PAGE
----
I’m going home. Recently I visited my grandmother in Texas where she lives in a home and receives full-time care. At ninety-six her body is strong, but her mind has slipped. Most days she cannot put intelligible words together. Occasionally, however, she is very clear when uttering a few words. On the first day after “visiting” with her, I told her I would be back to see her tomorrow, and she very discernibly responded, “I won’t be here.” I asked her where she would be, and again she stated with great clarity, “I’m going home.” At that moment those words broke my heart and brokered tears. As I have been pondering her words and that twinkle in time, I have realized that those are the most beautiful three words anyone can say with the confidence Pete did that day. Despite her deficits, she knows her desired destination-Home. Those three words still make me cry, because I now perceive them as a beautiful declaration of her destiny rather than a brutal depiction of her desperation. I’m going home. That is the hope of all our hearts. I’m going home. It is the mantra that rings in the background of all our messes. When we know our eternal home is Heaven, are there any more beautiful words? 2
Corinthians 5:6-9 ~So we are always confident, even though we know that as long as we live in these bodies we are not at home with the Lord. For we live by believing and not by seeing. Yes, we are fully confident, and we would rather be away from these earthly bodies, for then we will be at home with the Lord. So whether we are here in this body or away from this body, our goal is to please him.
Not just anyone can build a house, a carpenter does. Only He knows where all the highs and lows will be. He knows all the specifications to include that will assist the house to withstand the elements. Only the carpenter knows just the right foundation to build on, and how to prepare it to carry the weight of the house. He knows just where to hammer the nails to strengthen the home. A house is the work of His hands, and He puts great care, attention, and love into His masterpieces. We should often ask ourselves; who is building our house, the carpenter or the world?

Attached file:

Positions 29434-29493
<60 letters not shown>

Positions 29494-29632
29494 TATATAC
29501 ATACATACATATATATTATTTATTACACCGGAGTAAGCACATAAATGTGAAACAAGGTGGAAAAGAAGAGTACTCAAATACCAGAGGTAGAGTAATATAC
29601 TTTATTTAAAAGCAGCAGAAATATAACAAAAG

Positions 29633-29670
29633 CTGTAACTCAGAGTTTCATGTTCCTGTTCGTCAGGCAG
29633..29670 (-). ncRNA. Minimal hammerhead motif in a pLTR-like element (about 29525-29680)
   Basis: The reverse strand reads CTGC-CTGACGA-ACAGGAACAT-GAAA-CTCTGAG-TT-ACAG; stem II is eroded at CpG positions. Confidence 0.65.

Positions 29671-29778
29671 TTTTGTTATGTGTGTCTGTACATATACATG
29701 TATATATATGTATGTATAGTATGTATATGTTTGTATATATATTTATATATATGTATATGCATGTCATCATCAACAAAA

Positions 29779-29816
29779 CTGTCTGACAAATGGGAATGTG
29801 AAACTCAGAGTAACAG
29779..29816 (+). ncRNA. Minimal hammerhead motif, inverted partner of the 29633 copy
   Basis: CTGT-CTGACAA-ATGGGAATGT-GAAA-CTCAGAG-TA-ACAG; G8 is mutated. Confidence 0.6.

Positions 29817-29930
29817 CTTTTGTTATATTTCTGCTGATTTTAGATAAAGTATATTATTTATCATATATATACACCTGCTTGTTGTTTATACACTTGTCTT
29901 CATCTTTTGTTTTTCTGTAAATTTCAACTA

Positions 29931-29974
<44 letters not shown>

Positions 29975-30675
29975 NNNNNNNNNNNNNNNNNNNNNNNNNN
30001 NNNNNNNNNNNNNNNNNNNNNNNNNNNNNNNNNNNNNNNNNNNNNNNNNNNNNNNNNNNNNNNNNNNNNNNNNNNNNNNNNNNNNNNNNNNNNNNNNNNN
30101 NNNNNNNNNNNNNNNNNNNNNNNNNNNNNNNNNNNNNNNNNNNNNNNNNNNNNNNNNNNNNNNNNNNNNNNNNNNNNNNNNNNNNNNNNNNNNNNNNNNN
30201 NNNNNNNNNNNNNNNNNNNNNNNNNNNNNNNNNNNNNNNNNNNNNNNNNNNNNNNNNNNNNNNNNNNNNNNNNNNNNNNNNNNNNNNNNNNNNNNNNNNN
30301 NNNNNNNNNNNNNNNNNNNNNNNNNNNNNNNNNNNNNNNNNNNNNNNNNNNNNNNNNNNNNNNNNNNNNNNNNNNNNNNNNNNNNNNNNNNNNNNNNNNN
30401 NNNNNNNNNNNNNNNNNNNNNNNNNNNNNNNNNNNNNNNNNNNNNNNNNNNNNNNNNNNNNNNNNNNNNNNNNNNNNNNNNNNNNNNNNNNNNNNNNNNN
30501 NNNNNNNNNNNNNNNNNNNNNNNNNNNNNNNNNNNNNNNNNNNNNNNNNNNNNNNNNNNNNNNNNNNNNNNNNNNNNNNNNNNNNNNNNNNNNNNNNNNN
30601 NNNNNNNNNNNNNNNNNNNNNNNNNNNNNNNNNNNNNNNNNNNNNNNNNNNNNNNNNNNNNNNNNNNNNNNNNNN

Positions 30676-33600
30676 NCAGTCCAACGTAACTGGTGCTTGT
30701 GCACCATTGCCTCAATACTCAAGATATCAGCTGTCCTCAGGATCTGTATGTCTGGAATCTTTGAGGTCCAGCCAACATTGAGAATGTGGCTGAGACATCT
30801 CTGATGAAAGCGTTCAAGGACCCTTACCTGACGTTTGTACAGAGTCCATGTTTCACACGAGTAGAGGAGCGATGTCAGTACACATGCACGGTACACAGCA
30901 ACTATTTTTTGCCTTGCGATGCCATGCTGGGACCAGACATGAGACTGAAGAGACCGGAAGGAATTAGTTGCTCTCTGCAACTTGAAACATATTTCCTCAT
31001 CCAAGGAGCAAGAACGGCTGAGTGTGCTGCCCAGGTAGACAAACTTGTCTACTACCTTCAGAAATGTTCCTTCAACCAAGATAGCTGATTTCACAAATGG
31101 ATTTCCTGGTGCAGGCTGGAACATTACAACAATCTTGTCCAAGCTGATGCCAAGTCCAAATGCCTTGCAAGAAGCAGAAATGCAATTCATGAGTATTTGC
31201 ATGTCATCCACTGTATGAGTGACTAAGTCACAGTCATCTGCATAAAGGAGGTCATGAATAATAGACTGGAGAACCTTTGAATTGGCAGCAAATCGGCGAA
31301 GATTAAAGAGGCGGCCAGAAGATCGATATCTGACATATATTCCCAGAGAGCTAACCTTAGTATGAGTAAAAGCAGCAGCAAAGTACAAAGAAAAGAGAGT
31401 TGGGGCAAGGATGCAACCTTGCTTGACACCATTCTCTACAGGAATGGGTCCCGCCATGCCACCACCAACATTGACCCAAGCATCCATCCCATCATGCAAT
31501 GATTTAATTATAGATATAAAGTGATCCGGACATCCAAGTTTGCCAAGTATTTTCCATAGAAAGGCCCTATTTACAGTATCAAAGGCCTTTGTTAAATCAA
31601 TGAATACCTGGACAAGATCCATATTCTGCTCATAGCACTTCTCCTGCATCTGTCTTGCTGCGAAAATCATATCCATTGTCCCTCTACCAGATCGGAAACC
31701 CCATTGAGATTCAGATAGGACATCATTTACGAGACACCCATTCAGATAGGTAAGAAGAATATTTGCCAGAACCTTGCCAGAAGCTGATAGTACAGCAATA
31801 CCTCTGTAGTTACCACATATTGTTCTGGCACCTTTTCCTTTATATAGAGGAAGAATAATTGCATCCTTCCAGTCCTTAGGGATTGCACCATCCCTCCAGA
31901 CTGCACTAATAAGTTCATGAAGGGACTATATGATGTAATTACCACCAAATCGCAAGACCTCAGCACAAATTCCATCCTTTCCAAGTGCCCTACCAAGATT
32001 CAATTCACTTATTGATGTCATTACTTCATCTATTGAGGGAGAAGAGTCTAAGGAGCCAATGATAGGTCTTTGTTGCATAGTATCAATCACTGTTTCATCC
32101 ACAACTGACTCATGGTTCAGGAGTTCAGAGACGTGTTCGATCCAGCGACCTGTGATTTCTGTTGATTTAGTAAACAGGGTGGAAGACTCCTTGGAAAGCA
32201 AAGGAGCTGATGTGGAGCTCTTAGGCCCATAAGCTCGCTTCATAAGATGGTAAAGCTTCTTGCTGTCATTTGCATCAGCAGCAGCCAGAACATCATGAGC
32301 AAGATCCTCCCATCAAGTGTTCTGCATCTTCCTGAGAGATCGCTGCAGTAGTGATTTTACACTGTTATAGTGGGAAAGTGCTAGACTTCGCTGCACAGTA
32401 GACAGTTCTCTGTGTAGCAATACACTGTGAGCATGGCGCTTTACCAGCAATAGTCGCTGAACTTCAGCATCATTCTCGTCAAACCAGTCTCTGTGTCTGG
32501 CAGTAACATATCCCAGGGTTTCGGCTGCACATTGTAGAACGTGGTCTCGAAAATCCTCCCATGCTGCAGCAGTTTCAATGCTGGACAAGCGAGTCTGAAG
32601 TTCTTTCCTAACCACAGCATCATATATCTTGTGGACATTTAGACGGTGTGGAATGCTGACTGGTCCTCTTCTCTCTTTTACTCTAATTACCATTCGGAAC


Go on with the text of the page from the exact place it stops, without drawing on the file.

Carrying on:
My heart is so heavy and my chest so tight tonight. I do not know that the fires of our furnaces ever die. I think they always simmer discretely somewhere deep within, only to be reignited by sharing in the pain of others.
I am grateful to have known suffering and, in turn, God’s mercy and love as He walks through it with us. It is a beautiful thing to see God’s people rally around the hurting. Prayer is a beautiful thing. Tears are a beautiful thing because they shed the weight of our hearts so they will not implode just when it feels as if they may. But God’s word, it is the most beautiful gift.
When we believe the One who holds us in His hands was at the beginning and already knows the ending; it is a comfort that we cannot gain from any other source. Having a Savior who lived a life of suffering so that He could identify with us in ours is a the balm for our bleeding hearts.
No one can console others like travelers who have walked similar dirt roads. Isn’t it a blessing that Jesus walked them all, and there is no path we travel that He does not understand.
As my heart and mind keep churning, I opened my journal a minute ago to see immediately Psalm 46:10 ~ Be still and know that I am God, and that was it. That was enough for today. It was enough yesterday, and it will be enough forever.
Keep praying with faith friends so that the hurting may be held up. God will bring great glory to His name through His work and His people. All of you praying are part of God’s story. Don’t you feel special? What a privilege to go to the Lord on behalf of our brothers and sisters. It is a beautiful thing, and you are all shining lights that contribute to this broken but beautiful life!
May we all continue to walk with each other well on this journey home. Home–that is where we are all traveling, because we are not there yet.
If we are not keeping our eyes on the cross, we are merely a blind man driving home.